Rockwall Trail, Kootenay National Park, Canadian Rockies.

Best of the Canadian Rockies: Backpacking the Rockwall Trail

In Backpacking, Family Adventures, International Adventures, National Park Adventures   |   Tagged , , , , , , , , , , , ,   |   1 Comment

By Michael Lanza

A few hours into our hike’s first day, we round a bend in the trail to a sight that can stop you in your tracks: a pair of skyscraping stone monoliths rising thousands of feet above the treetops. Silhouetted by the sun arcing toward the west, the peaks resemble nothing less than a pair of El Capitans standing shoulder to shoulder. Farther along, one of the tallest waterfalls in the Rocky Mountains comes into view: Helmet Falls, plunging 1,154 feet (352m) over a cliff in two braids that recouple before the column of water crashes into the rocks at its base, spraying a fine cloud of mist into the air.

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One Response to Best of the Canadian Rockies: Backpacking the Rockwall Trail

  1. John Kelly   |  September 5, 2016 at 9:47 am

    Hello Michael, I finally backpacked the Rockwall after having two previous trips aborted. One by when my father-in-law had a heart attack and the second when we awoke to 18″ of snow at Helmut Falls. Last week, August 30 – September 1, I completed the route from Paint Pots – Helmut Falls – Tumbling Creek – Numa Creek – Floe Lake – Out to the highway.

    I also hiked up to Good Sir pass on the first afternoon. Detoured up to the ridges on second day hike to Tumbling Creek being rewarded by absolutely stunning vistas to Mt. Assinaboine, Banff and further North, East and South. Day three my original plan was to set up camp at Numa Creek and day hike to Floe Lake and then hike back to my car at Paint Pots. By the time I reached Numa Creek I decided I did not want to camp in the heavy forest, deep valley at Numa so hiked the 28 km (17 miles) to the Floe Creek trailhead – with a couple small side trips to capture some more sublime views.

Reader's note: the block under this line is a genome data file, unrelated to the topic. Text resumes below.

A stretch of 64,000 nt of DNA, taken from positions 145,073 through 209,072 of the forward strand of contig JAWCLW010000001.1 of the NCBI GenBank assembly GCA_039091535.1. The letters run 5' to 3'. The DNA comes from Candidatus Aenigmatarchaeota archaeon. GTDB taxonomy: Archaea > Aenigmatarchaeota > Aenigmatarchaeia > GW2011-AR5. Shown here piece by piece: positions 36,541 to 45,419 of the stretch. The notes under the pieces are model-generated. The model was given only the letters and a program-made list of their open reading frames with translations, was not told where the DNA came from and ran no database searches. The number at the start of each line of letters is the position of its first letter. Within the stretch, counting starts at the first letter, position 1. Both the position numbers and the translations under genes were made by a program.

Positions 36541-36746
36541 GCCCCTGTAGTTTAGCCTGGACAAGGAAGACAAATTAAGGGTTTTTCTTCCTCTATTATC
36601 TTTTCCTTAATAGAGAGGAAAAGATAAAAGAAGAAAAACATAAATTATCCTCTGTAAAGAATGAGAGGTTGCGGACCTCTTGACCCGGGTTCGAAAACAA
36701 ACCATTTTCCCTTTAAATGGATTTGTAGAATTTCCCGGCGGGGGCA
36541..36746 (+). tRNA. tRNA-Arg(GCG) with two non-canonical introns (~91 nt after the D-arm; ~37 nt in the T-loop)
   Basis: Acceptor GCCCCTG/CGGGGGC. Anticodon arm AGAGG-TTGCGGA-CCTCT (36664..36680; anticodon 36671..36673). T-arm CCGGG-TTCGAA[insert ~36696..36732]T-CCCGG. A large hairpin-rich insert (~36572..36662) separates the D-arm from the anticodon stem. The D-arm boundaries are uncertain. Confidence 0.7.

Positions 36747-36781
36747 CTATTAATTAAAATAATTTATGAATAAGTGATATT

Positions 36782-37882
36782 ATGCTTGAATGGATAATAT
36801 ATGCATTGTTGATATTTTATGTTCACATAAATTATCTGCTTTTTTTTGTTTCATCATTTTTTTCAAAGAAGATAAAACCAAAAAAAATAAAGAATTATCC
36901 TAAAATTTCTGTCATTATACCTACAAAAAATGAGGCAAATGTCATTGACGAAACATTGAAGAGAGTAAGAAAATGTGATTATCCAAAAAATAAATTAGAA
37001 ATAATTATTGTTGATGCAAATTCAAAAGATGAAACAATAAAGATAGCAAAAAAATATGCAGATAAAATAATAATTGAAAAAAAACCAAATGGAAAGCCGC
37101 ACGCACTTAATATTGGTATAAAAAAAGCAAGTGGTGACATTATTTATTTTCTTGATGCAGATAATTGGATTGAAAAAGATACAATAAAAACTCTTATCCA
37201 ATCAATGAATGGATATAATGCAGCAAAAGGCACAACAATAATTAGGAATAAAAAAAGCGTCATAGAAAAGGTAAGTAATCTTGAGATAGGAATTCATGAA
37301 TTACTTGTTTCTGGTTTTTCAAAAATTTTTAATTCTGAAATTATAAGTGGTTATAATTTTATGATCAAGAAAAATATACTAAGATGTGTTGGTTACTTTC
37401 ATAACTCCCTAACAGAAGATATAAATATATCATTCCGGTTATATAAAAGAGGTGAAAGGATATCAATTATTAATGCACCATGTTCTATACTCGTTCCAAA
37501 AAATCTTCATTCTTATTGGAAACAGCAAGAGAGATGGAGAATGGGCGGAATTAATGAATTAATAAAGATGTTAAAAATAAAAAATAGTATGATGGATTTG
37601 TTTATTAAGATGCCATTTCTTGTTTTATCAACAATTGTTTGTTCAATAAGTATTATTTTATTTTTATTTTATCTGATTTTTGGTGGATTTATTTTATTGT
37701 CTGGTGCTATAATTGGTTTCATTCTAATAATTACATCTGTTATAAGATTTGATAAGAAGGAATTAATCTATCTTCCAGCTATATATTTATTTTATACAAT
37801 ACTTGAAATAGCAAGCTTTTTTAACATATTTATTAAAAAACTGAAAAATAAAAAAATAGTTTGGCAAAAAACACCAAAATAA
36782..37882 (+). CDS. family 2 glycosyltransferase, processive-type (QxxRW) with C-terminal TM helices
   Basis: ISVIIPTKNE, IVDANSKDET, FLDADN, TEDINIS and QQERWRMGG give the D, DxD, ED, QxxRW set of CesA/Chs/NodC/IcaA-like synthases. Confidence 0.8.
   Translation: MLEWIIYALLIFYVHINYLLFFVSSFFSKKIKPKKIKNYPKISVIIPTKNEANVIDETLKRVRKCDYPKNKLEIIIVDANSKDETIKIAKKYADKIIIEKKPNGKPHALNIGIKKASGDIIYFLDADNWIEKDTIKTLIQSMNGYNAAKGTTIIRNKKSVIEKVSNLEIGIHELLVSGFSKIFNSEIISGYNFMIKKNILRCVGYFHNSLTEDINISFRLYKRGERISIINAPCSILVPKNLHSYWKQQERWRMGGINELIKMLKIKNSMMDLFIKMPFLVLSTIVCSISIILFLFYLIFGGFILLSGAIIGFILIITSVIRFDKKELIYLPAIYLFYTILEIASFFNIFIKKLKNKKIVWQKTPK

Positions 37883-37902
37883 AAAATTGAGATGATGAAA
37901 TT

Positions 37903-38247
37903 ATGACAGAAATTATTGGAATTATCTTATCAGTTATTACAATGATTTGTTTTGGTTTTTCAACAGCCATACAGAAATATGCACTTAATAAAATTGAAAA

I can confirm your assessment of the beauty of this small piece of Canada. But it is only one small, but spectacular gem, to be found in Western Alberta and British Columbia.

    I was extra fortunate as two grizzly bear shared the adventure with myself and the other backpackers. The first, unfortunately, was hanging around the Helmut Creek campsite but was still young enough and shy to stay on the periphery, even if that was as close as about 15 meters (50 feet). The second, at the Wolverine pass area, was substantially larger and was on the edge of the trail excavating roots or more likely a ground squirrel den. The bear trundled off when four nervous and noisy hikers came up the trail from Floe Lake. When they spotted the bear they all drew their bear spray but wisely detoured the area.

    While I spoke with them it quickly became apparent that these four, like so many others I spoke with later, were probably at greater risk because of the false security of their bear spray. None of the people I spoke with had ever used or had training with the bear spray. Most did not know the limited distance the spray is effective or how it it effective. Or how disabling it can be if you, the user, is standing down wind. May I suggest/request you dedicate an article to bear spray. It’s proper and safe use, risks, etc.

    But I digress. The Rockwall Trail is a great trip and may I suggest to your readers if they come North for this hike to stay a while and explore some other equal or better trails in Kootenay, Banff, Yoho or Jasper national parks or Assinaboine (and other Provincial parks). We are blessed with a world class playground.

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